“…Rezin of Damascus, Menahem of Samaria…”

Date- 737 BCE

Current Location- Israel Museum, Jerusalem, Israel

Language and Script- Assyrian?; cuneiform

Stele of Tiglath-Pilesar III, King of Assyria (745-727 BCE), Zagros mountains, western Iran, Dolomite (hard limestone), H. 2.4 m, IMJ 74.49.96 Gift of Ayoub Rabenou, Paris

General Information-

Tiglath-Pileser III was the architect of the Neo-Assyrian Empire’s most extensive westward expansion and swept through the Levant, coming into contact with Israel and Judah. During his reign it became the largest empire the world had yet seen, bested only by Alexander the Great in the late 4th century BCE. His only known monumental stele, known as the Iran Stele because of its supposed place of discovery, is partially preserved in three large fragments. Its provenance is uncertain, though it is said to have come from Iran in accordance with its inscription, which ends with Tiglath-Pileser’s campaign in Western Iran during his 9th year (737 BCE). The text describes Tiglath-Pileser’s various military undertakings through the first nine years of his reign.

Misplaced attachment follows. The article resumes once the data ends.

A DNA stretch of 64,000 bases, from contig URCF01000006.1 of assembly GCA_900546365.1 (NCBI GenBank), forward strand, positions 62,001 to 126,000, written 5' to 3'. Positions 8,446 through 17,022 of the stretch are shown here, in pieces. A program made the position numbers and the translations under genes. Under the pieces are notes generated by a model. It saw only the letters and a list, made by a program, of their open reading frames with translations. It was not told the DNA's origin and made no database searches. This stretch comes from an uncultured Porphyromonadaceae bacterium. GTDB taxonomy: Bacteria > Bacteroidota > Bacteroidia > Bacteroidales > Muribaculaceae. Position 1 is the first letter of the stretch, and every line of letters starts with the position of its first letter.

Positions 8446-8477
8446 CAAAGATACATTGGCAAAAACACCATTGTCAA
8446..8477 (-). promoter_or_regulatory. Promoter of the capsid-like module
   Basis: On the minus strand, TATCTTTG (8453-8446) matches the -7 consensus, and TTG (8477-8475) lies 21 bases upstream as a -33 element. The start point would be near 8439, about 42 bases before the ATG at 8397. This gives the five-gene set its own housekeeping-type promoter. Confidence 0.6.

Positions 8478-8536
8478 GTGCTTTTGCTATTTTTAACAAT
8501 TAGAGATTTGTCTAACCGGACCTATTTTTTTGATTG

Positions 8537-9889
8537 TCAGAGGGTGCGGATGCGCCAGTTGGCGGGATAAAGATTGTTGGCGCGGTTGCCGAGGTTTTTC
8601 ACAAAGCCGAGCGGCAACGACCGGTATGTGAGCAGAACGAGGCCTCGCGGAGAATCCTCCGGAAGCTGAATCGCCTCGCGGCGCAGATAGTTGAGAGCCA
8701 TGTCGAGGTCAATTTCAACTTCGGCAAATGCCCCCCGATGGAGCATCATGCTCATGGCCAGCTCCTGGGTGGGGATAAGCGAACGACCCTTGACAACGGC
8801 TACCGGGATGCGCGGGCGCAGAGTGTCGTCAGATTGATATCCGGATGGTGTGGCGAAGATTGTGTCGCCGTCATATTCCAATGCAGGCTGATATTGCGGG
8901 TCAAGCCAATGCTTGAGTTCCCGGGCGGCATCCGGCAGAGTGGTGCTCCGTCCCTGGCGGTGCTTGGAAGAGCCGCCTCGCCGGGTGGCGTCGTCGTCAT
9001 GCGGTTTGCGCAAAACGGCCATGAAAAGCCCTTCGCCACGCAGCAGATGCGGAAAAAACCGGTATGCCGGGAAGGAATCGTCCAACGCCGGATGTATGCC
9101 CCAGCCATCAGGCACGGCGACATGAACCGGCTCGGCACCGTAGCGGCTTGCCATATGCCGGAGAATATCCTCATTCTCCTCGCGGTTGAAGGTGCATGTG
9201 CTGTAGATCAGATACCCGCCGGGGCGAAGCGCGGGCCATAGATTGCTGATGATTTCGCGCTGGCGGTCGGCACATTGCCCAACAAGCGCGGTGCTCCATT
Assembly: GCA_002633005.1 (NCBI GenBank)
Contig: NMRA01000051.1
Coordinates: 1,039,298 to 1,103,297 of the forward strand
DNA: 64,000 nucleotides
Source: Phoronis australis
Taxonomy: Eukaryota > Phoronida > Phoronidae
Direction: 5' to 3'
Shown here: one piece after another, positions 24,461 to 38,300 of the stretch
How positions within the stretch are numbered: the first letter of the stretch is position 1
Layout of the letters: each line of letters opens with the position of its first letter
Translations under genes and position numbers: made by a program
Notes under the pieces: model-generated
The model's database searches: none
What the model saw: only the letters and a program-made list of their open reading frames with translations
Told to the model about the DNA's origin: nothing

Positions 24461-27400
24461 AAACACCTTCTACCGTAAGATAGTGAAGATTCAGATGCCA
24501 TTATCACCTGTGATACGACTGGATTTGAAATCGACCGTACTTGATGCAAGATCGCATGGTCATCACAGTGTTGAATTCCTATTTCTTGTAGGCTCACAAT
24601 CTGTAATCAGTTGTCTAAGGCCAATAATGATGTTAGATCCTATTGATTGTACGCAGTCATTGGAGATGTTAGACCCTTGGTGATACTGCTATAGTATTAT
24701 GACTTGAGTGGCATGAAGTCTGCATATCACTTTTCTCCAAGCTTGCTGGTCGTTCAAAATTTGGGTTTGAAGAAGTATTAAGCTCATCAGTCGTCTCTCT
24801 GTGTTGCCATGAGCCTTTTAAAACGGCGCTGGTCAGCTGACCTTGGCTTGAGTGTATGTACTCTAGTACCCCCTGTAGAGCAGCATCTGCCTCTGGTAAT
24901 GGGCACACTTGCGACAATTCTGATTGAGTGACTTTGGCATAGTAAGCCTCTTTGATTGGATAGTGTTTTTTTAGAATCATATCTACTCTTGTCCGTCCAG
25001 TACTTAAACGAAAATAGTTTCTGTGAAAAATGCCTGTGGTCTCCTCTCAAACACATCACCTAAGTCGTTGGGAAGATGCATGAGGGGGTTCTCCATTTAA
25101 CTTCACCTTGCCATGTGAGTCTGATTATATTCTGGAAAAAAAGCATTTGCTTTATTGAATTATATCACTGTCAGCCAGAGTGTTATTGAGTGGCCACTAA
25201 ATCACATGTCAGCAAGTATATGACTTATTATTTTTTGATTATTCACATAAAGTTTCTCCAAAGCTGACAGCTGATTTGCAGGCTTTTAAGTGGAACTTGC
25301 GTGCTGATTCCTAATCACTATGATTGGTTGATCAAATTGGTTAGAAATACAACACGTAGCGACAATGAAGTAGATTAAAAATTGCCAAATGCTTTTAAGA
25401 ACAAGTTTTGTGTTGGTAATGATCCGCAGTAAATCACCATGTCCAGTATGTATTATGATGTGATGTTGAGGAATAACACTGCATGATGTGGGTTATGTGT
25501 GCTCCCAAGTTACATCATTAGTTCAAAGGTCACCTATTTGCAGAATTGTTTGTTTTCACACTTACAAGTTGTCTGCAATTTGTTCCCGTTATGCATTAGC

Relevance to Ancient Israel- One section of the inscription records a list of kings who paid tribute to Tiglath-Pileser, divided between those in the West and East. The western list includes “Menahem of Samaria,” corroborating the biblical account in which King Menahem of Israel paid a large tribute to Pul. “Pul” is a nickname used in the Hebrew Bible to refer to Tiglath-Pileser. A similar list is in Tiglath-Pileser’s annals.

Circumstances of Discovery and Acquisition- All three fragments of the Iran Stele were initially in private collections. Two have been acquired by the Israel Museum.